Naming a Property Guardian
A property guardian is someone who manages property on the behalf of a minor child. If you were to pass away without a will, or without naming a means of managing your child’s property in your will, the court may appoint a property guardian to manage your child’s property on his or her behalf. He or she may or may not be the same person who serves as your children’s personal guardian.
When you use a property guardian, the property must go through probate, and the guardian is subject to review by the court, annual reporting requirements, and strict restrictions as to how they can manage or use the funds. A named property guardian will probably have to hire a lawyer to deal with all of this, and this could eat into the funds you intended for your children. Property guardianship must end at age 18.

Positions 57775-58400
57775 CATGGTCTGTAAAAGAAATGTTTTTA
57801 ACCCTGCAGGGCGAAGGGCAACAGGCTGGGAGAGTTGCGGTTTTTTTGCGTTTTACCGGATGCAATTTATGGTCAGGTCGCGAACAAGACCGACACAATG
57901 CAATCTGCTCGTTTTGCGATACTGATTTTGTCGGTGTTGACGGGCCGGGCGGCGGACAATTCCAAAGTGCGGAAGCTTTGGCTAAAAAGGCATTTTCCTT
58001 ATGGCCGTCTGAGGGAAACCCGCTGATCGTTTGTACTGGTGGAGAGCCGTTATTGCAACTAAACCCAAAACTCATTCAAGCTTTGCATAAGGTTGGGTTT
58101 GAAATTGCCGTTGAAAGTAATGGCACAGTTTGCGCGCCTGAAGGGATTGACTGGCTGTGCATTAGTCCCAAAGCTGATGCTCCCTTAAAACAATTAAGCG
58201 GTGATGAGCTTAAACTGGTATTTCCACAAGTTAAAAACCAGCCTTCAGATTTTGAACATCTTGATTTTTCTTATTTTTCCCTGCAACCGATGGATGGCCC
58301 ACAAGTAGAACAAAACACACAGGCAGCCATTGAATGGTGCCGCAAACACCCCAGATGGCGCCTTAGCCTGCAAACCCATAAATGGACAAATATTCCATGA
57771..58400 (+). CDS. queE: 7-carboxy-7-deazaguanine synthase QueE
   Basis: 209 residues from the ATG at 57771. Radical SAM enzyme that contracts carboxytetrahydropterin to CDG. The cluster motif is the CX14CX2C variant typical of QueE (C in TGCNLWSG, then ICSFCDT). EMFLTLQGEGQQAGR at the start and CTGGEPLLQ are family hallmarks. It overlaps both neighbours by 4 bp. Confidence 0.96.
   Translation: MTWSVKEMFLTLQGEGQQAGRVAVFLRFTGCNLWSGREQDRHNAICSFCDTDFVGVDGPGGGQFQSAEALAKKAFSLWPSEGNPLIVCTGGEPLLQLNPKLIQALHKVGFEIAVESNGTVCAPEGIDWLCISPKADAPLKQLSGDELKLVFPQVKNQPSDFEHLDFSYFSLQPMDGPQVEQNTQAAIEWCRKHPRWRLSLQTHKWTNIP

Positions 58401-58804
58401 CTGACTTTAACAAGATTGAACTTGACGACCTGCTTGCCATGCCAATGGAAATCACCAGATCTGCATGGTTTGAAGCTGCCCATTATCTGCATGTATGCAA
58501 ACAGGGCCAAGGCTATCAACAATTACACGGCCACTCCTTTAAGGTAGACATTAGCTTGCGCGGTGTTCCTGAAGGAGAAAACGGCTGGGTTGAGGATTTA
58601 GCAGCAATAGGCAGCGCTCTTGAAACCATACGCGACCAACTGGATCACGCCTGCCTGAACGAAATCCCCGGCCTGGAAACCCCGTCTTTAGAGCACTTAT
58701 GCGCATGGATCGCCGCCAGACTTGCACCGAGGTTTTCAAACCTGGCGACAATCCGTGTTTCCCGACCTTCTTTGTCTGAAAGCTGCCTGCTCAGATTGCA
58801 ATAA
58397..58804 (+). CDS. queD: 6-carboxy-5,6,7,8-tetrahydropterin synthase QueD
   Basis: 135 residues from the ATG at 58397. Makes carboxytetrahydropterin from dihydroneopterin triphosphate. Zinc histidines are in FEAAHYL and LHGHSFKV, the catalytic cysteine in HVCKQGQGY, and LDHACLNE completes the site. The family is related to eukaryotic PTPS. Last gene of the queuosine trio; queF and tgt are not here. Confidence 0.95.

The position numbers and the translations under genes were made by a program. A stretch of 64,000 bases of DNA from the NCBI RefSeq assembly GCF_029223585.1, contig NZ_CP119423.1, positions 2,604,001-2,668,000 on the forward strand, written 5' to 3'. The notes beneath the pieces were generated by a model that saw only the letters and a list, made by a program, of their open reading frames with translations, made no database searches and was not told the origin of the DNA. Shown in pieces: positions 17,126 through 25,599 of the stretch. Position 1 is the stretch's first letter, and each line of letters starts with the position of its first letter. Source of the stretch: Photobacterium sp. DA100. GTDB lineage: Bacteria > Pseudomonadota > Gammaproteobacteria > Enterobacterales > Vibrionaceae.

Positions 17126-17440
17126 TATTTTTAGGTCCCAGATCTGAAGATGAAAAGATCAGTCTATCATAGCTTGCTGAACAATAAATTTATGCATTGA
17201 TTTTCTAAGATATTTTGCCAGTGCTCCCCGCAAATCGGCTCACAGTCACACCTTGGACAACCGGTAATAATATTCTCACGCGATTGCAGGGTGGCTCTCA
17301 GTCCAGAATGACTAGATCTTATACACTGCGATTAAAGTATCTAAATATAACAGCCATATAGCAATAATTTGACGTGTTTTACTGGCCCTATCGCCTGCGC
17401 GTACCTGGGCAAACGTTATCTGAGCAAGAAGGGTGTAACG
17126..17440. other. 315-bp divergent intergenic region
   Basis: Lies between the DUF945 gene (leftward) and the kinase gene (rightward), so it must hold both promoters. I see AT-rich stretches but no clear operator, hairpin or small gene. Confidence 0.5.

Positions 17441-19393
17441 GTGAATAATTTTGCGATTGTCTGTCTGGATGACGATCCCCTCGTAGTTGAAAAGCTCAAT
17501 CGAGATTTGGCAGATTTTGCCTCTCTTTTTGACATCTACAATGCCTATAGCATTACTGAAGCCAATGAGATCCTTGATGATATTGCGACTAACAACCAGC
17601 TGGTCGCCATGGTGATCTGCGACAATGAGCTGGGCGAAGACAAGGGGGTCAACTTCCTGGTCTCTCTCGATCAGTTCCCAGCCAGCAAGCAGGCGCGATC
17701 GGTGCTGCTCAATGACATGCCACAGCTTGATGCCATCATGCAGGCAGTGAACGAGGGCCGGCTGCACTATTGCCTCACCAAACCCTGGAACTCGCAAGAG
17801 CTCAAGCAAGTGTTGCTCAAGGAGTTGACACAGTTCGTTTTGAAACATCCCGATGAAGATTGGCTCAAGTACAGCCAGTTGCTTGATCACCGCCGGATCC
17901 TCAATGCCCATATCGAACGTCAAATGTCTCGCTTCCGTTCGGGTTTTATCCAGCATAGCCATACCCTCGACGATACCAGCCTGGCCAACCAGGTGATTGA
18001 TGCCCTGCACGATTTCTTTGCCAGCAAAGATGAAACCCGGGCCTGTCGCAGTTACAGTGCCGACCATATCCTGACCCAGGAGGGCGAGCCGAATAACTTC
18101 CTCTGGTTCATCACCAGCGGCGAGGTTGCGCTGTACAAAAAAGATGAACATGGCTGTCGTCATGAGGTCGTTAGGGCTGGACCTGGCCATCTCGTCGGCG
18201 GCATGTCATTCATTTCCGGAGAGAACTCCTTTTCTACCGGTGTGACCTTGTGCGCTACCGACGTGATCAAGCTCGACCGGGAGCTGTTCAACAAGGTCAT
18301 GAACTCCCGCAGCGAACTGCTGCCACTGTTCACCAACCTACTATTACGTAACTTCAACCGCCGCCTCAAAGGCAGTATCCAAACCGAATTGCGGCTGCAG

The best way to leave assets to minors is through UTMA custodianship or a trust. You may want to name a property guardian in your will anyway; this person can manage any property that you may acquire that is not put into a trust or UTMA custodianship prior to your death.
If the minor children in question have substantial earnings of their own, if they get property after the will or trust is executed but before documents are amended, or if they receive a large gift that doesn’t come with a named property manager, a property manager that you name in your will can manage these assets on the children’s behalf.
Contact a Dedicated California Estate Planning Lawyer Today
Estate planning is a chore that no one wishes to face, but once it’s done, you’ll enjoy peace of mind knowing that your family, including your minor children, will be provided for after you’re gone. The Ledbetter Law Firm, APC is dedicated to helping individuals and families plan for their futures through all aspects of estate planning.
Contact The Ledbetter Law Firm, APC by filling out our online contact form, or call us at 310-507-7022 to discuss your estate planning needs and any questions you might have about trusts, wills, or the probate process.